Did 809 for the serial series, definitely a first draft on that, as I’m writing it, the plot I want to write is coming out. Will have to redo that.
But today… Golden Buddha writing challenge. The first line in the story is preset and you take it from there. Think this one would be good to develop into audio short story. Lots of dialogue and back and forth. Talon the main character is turning into my favorite ‘everyman’, lost artist wanderer who has more musical talent than I ever will.
I just learned how to play the stereo last week.
Basically I had to explain how a small town came to be in that situation. There’s a lot more here, can definitely smell the influences of King with the weird little small towns.
Tomorrow, I will try and get strictly plotting for the serial series.
They had been waiting, umbrellas up, for the falling mattresses.
Talon had seen some truly bizarre sights in his time, but this scored an 11 on the weird-ometer. The entire town had come out into the fresh cold air left behind from the vicious storm. He thought it was the equivalent of taking the town through a refreshing ice cold shower. People smiled looking up at the sky, pointing here and there, laughing. Others laughed and wept openly in joy.
It was a hairy three days previous. A series of storms were pacing him ever pushing him further west. They finally caught up with him in the small town of Clover. Nothing much to the town, the only saving grace was that it had the largest mattress manufacturer in the Mid-west, and apparently the cartoonist who designed fast food icons got married here. Usually places like this didn’t like strangers or drifters. Talon assured him that he wasn’t strange, just his life was. The local bar needed an extra hand, just enough to put food in his stomach, roof over his head, and during the silent tense time huddled downstairs with other patrons, he found a grateful audience. Somehow his guitar managed to pierce through the rumbling and whistling sounds that shook the building above them.
There was cheering as well, and countdowns as each of the mattresses sproinged, bounced, thwapped and impacted into cars, buildings and in one case toppling over a tree.
Talon decided that they were all insane, and moved back into the doorway just as a king size mattress bounced off the pavement four feet away from where he once stood.
“Okay, they’ve all gone nuts.”
“No buddy, they haven’t. What you hear, is freedom.” Frank the bartender spoke as he grinned at the sight. “You don’t know their stories is all. Each and every one of them, this whole town, has been hooked into that factory for generations now.”
Talon looked again outside, “I don’t get it, that’s the main source of money coming into the town-”
“Nevermind that, there, take a look at Harry. Blue ballcap, eye patch? He lost his eye at the factory. Father died of heart attack on the line, grandfather died on the way into the factory, slipped and broke open his skull.”
Talon looked over to the lanky man that slapped his knees and pointed with his own umbrella to the one double sized mattress that arced on slow leaf parabolas into mainstreet and skidded for thirty feet before coming to a perfect stop into a vacant parking spot.
“Glenelda over there, her daughter said no, but the bastards son had other plans. Kid died two years later, overdose, suicide.” The dirty yellow haired woman in the bright red sweater cried out loud, her hands smearing the mascara over her cheeks. Talon was reminded of the mourners of the middle east, a very large white trash version.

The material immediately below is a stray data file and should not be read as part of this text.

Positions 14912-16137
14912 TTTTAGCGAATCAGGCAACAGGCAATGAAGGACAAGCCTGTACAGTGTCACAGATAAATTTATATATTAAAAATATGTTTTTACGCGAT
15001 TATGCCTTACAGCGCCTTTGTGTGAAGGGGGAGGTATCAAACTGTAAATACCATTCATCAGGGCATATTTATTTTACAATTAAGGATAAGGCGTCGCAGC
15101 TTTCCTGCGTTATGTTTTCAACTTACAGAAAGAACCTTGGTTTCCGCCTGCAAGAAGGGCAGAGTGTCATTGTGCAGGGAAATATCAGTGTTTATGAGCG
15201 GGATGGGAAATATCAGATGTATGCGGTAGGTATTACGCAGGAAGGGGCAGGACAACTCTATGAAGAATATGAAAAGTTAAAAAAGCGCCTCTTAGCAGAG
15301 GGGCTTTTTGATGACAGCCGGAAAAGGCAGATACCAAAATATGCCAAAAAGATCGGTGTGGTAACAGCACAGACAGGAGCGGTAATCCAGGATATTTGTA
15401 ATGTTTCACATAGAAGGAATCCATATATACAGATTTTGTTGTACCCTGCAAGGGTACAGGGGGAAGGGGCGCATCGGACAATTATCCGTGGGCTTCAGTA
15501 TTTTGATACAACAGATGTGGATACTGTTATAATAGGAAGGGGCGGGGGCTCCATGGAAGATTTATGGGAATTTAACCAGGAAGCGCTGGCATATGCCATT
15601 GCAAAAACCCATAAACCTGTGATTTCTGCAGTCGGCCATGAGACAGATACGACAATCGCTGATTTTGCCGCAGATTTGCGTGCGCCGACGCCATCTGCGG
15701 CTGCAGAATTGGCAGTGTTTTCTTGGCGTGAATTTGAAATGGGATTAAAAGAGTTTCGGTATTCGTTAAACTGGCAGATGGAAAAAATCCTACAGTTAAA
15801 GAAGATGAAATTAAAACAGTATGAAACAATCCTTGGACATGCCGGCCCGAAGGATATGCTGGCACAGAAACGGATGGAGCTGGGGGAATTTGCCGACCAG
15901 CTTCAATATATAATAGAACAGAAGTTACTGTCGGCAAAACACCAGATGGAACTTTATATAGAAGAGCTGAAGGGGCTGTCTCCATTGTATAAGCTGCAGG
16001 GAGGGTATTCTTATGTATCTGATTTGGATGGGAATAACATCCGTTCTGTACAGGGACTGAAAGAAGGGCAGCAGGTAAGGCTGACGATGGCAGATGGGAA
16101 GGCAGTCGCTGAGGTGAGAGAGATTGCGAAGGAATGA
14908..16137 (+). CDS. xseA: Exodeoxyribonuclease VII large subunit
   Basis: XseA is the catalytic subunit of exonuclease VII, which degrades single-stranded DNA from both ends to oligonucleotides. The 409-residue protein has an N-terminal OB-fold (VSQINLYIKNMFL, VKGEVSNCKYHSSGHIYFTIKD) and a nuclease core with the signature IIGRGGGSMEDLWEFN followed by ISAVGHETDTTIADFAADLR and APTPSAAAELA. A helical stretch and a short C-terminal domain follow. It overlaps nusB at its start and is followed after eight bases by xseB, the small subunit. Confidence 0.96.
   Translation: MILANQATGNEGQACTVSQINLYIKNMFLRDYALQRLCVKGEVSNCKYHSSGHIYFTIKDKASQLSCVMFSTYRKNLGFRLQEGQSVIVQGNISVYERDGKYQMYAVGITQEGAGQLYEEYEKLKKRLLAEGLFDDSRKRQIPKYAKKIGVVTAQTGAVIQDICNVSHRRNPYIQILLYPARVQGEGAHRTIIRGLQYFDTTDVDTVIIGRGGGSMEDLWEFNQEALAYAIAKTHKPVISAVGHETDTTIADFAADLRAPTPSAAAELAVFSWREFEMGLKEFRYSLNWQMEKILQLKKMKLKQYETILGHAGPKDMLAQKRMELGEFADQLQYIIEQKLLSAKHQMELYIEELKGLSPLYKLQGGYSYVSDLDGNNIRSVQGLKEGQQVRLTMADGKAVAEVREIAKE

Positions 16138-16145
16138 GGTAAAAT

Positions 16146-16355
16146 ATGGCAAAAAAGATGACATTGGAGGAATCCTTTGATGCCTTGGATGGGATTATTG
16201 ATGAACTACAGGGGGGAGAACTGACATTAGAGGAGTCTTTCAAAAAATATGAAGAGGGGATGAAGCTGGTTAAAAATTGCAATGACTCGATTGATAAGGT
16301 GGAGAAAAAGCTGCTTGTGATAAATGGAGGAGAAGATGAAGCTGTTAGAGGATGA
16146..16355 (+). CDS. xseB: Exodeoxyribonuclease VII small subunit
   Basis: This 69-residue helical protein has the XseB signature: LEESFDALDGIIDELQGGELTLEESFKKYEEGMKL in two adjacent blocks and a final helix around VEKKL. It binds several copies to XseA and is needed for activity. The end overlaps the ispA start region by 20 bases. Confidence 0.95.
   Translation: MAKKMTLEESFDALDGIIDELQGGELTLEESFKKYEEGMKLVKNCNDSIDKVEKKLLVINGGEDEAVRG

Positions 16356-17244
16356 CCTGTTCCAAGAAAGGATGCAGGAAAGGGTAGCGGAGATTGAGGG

“Charlie can finally go get his boyfriend now from Chicago. There was a no-gays rule-”
“Wait, a what?”
“Owner was also the mayor. No homo’s in our pure town. Can’t have any of them, no sir. Bad voters, and child molestors.”
“Wow, bigot, and a racist?”
“Yep, Margarette can finally bring her brothers from Los Angeles. Just barely made it past his evaluation.” Frank drawled then chuckled at the woman as she danced to the sounds around her.
Talon began to understand, there was so much pain held up in this town. All concentrated in that one spot. Every hard working man, woman, and probably child in some circumstances was slaving to that machine. There was a few worried faces, but underneath, nothing but relief. Old resentments were lifted as easily as the factory was turned into billions of toothpicks. But somehow, managed to lift up every single mattress out of the factory and shoot them into the upper atmosphere.
This wasn’t a rain of frogs, it was all shapes and sizes. Kings fell with Queens, while the twins and double foamed corpses bounced putting small dents in the newer cars.
“So where is the owner?”
“Lived out in that factory. Don’t know how, but he was there, day and night. There was no home for him. Just the dollars. He’s fourth generation. Each time the factory was supposed to be moved to the town, last minute the son comes forward and challenges it.”
“Four generations of making mattresses?”
“Yep, and the small amount of hope and cheer happened about a month ago. He sold the factory to another company, took in a tidy bundle, then put himself back in the same spot. There was supposed to be a change of management, but somehow it didn’t take. Rumor had it, he had investigators dig up dirt on the new manager. Must have been something bad, or believable.” Frank took another look outside. “Still raining.”
“Yeah. Should get the taps going, people are going to be thirsty.” Talon moved inside, putting on an apron and got behind the counter.
“You kidding me? They aren’t going to come in with all of this happening. Lookit those people, they will go home after this.”
“But it’s the evening rush.”
“Talon, you really don’t get it. They don’t need any liquid cheer. They are going to go home, to their own beds. They’ll finally get a decent nights sleep.”